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Publication numberUS1817357 A
Publication typeGrant
Publication dateAug 4, 1931
Filing dateApr 25, 1928
Priority dateApr 25, 1928
Publication numberUS 1817357 A, US 1817357A, US-A-1817357, US1817357 A, US1817357A
InventorsJames B Fisher
Original AssigneeJames B Fisher
Export CitationBiBTeX, EndNote, RefMan
External Links: USPTO, USPTO Assignment, Espacenet
Humidifier
US 1817357 A
Abstract  available in
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Claims  available in
Description  (OCR text may contain errors)

AUS- 4, 1931- J. B. FISHER HUMIDIFIER F'nedApril 25, 192s Patented Aug. 4,. 1931 PATENT OFFICE JAMES B. FISHER, OF WAUKESHA, WISCONSIN HUMIDIFIER Application filed April 25,

This invention relates to humidifiers. n Objects of this invention are to provlde a novel type of humidifier which although capable of other uses, is particularly adapted for use in connection with a furnace to replace the ordinary water pan. v

It has been found that the surface tension of the water in ordinary water pans for furnaces, materially hinders the free evapora- 1 tion of the water. In addition to this, it 1s a well known fact that the evaporation from the usual water pan is very slow, particularly at low furnace temperatures and in fact even when the furnace is working at full capacity, they are almost invariably of insufficient capacity to furnish the requisite amount of moisture for the heated air.

This invention is designed to overcome the defects noted above, and objects of this invention are to provide a humidifier for Vhot air furnaces which is so constructed that the surface tension of the water does notl hinder the evaporation, as the water isv led up by capillary action along the faces of a plurality of plates immersed therein, such plates being of metal, asbestos, \or other material, and 1n which a greatly increased area of evaporatmg surface is provided.

Further objects are toprovide a humidifier which is so made that it will purify the air by collecting and retaining a large portion of the floating dust therein, the humidifier being readily cleaned as required from season to season. y v 85 Further objects are to provide a novel form of humidifier for hot air furnaces which is carried by the furnace casing and is not supported from the firebox or combustion chamber, so that evenl if it should become cracked or warped, flooding would not result in cracking the fire-box as has frequently heretofore occurred.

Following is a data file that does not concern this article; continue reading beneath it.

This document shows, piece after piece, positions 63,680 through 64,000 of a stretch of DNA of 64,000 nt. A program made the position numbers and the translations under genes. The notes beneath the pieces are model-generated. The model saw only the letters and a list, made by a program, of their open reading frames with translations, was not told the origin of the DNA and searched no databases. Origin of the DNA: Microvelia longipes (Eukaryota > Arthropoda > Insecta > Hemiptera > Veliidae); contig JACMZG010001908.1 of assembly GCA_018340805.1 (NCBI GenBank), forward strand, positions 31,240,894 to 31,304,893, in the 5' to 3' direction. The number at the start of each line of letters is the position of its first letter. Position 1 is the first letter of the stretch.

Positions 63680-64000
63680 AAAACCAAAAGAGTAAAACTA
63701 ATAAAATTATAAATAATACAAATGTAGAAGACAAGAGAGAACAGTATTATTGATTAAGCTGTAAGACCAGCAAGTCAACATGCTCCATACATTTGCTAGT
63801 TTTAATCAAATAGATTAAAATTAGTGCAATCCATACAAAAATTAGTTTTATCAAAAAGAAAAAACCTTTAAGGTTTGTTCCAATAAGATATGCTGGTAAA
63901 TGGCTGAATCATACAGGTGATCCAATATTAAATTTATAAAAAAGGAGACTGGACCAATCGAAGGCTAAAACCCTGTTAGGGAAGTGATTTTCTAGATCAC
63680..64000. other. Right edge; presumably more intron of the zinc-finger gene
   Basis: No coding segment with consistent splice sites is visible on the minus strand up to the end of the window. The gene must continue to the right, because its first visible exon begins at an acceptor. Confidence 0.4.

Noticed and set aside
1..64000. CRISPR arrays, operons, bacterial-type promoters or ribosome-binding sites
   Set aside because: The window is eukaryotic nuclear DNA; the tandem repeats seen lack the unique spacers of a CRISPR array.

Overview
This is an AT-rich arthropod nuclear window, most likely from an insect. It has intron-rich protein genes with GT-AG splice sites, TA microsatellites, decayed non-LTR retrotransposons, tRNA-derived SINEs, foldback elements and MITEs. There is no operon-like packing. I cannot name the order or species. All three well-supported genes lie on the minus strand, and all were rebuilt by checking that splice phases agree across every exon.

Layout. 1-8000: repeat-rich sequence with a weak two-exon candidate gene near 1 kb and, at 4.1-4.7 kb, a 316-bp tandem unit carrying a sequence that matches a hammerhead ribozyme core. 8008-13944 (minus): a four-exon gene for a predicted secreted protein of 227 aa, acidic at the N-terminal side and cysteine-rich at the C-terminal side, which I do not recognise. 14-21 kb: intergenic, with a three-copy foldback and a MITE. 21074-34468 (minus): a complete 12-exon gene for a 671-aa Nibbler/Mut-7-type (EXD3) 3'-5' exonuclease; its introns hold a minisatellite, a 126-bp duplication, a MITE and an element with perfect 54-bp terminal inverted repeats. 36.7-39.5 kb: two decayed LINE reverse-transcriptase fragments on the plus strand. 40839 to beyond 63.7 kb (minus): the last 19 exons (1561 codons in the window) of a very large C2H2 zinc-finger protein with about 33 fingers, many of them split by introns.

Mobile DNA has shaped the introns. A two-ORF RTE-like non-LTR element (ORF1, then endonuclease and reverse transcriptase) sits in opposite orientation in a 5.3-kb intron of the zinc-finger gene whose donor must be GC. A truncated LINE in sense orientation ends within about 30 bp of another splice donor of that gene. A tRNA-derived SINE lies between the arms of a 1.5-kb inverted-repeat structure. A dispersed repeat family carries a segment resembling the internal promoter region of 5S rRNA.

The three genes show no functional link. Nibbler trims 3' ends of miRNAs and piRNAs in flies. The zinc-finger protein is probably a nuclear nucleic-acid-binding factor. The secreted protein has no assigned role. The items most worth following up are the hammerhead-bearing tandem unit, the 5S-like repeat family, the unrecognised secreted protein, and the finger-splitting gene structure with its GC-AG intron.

Further objects are to provide a novel form v of humidifier particularly adapted for hot air furnaces, which is so constructed that although the increased surface is provided -to hasten evaporation even at low temperatures,

that nevertheless means are provided for automatically maintaining the water level 1928. Serial No. 272,653.

without the use of valves or other devices having moving parts.

An embodiment of the invention is shown in the accompanying drawings in which.:

Figure 1 is a front view of the device re- 55 moved from the furnace;

Figure 2 is a sectional view on the line 2--2 of Figure 1 Figure 3 is a sectional view on the line 3-3 of Figure 1. I

Figure 4 is a detailed enlarged sectional View of a portion of the humidifier pan and cooperating element arranged therein.

Referring to the drawings, it will be seen that the device has been illustrated as positioned upon the housing or shell 1 of the furnace, the fire-pot or combustion chamber being indicated by the reference character 2. This portion of the casing is cut away, as indicated by the reference character 3 and the 7o attaching plate 4; of the device is secured thereto in any suitable manner, as by means of bolts or screws passing through the apertures 5 (see Figure 1). The pan for the humidifier' consists of a cast iron trough-like 'I5 member 6 which is provided with pairs of spaced lugs 7 which rest upon the edge of the furnace shell or housing l, as shown in Figure 2. Preferably, a brace 8 is removably secured to the outer lower side of the pan.

This pan is provided with elongated openings 9 through which hot air may pass and these openings are surrounded by upturned flanges 10. A marginal fiange 1l completely surrounds the edges of the pan. The a5 flanges 10 and 11 form a series of communieating troughs between which air may pass, and in which water is adapted to be carried. These troughs each are provided with a metallic plate 12 and these plates are held in 90 spaced relation by means of the reversely folded strip 13 (see Figures 2 and 3). The strip 13 is so formed as to provide a plurality `of channels which fit within the troughs in the water pan, and the intervening upper portion between these channel-like portions form defiectors for defiecting the air outwardly as it passes upwardly from the slots 9. It is to be distinctly understood that these plates may be formed of other material, for

instance, asbestos may be used, if desired, or

any material capable of withstanding moisture and heat. Y